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‘Vulnerable to Cyberattacks’

Samsung Was ‘Reckless and Negligent’ in Enabling Data Breach: Suit

The data breach that Samsung disclosed publicly Sept. 2 exposed consumers’ “personally identifiable information” (PII) to harm because the company “intentionally, willfully, recklessly, or negligently” failed to take “adequate and reasonable measures to ensure its data systems were protected against unauthorized intrusions,” alleged a class-action complaint Monday (in docket 1:22-cv-07974) in U.S. District Court in Manhattan.

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Consumers who trusted Samsung to securely store their information “suffered injury and ascertainable losses in the form of the present and imminent threat of fraud and identity theft,” plus “out-of-pocket expenses, and value of time reasonably incurred to remedy or mitigate the effects of the data breach,” said the complaint. The breach happened because Samsung “maintained the PII in a reckless and negligent manner,” on a network system “in a condition vulnerable to cyberattacks,” it said. Samsung didn’t comment.

Plaintiff Roald Mark, a Houston resident, received an emailed notification of the breach from Samsung the same day it posted notices on its online newsroom because he had shared his PII with Samsung to access services, said the complaint. Mark almost immediately “began receiving communications from identity and privacy protection services,” it said.

Samsung delayed alerting its customers about the breach after discovering their information had been compromised, said the complaint. “As of the date of this filing, it is unclear if Samsung has provided notice to all impacted individuals.” Samsung’s public notifications “confirmed that the information breached included name, contact and demographic information, date of birth, and product registration information,” it said. “Samsung has not provided its customers with the exact dates as to when the breach occurred or how long it lasted.”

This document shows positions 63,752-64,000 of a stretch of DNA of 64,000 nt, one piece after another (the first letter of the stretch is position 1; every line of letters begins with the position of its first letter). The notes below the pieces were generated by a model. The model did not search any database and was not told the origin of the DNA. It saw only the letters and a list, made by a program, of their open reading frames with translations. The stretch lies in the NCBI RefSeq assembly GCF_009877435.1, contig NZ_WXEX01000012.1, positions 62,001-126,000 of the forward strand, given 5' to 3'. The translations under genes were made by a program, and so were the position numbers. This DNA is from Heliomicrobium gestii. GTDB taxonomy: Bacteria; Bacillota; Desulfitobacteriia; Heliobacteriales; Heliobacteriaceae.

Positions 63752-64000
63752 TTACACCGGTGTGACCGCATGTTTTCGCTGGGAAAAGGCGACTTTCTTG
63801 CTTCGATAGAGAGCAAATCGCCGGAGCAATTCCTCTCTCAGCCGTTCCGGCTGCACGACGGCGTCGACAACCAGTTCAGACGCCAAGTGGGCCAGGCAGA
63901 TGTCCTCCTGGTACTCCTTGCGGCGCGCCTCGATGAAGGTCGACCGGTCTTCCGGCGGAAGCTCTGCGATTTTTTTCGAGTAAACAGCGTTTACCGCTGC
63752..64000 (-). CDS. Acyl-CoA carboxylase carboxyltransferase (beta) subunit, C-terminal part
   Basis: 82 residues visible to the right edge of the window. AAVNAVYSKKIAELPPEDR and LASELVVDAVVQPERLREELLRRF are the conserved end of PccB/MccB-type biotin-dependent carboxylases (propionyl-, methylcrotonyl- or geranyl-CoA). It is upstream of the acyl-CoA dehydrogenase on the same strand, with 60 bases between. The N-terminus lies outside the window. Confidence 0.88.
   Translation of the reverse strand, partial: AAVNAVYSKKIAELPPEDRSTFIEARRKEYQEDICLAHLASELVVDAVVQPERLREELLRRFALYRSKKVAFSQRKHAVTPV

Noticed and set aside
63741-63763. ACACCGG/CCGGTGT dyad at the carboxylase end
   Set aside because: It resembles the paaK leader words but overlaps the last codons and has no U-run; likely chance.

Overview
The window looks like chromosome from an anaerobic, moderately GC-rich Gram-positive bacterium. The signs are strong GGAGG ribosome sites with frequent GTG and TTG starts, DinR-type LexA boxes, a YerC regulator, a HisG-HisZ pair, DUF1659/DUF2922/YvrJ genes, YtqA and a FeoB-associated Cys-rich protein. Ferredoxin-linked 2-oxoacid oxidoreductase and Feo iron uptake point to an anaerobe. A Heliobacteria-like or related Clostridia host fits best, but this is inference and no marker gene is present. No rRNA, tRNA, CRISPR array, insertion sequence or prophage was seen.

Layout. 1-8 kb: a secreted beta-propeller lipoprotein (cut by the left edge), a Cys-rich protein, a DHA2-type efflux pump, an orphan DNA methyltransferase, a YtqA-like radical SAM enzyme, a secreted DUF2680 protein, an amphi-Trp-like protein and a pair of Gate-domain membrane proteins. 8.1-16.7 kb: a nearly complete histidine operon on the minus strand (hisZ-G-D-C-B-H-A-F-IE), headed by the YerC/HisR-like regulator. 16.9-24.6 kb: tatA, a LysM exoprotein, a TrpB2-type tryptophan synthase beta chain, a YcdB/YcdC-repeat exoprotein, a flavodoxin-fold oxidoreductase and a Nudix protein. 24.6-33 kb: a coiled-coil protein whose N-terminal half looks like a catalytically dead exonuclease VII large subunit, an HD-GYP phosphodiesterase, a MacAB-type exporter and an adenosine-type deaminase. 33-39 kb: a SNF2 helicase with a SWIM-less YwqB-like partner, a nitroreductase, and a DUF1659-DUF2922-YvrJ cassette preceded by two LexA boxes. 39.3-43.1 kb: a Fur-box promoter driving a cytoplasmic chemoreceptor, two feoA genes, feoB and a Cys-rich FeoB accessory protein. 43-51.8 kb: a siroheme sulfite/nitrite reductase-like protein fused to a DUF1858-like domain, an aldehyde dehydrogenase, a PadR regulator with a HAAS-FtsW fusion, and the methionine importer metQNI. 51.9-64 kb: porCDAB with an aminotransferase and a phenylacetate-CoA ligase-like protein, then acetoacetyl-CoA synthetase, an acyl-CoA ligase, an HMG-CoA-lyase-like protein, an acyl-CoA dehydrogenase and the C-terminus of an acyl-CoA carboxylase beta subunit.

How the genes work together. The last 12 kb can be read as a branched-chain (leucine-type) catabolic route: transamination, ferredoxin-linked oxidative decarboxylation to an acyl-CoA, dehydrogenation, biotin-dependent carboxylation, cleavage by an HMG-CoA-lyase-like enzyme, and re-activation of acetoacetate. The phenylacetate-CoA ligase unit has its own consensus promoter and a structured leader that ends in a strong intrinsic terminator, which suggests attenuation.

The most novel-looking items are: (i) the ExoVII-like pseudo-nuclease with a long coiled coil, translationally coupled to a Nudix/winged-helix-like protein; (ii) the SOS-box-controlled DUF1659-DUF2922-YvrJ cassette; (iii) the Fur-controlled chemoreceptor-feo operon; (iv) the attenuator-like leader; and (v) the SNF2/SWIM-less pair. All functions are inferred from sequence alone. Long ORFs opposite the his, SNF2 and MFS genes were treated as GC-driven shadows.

Samsung claims financial information and social security numbers were “unaffected” in the breach, said the complaint. “Despite that claim, in its notice letter, Samsung informs the affected individuals that they are entitled to one free credit report annually from each of the three major nationwide credit reporting agencies.”

Samsung’s response to the breach “increased the potential of harm,” said the complaint. Enhancing the danger to consumers, “Samsung was incapable of detecting the scope of the data breach for one to two weeks, at a minimum,” it said. Because Samsung is “silent” about when it detected the breach, consumers “are unaware as to how long it took Samsung to determine their PII had been compromised,” it said.

The suit identifies the potential class as including all persons who bought or used Samsung products in the U.S., and whose PII was compromised due to the breach. Besides negligence, the complaint accuses Samsung of breach of implied contract, invasion of privacy and invasion of confidence. It seeks statutory damages or penalties “to the extent available,” plus an order of restitution.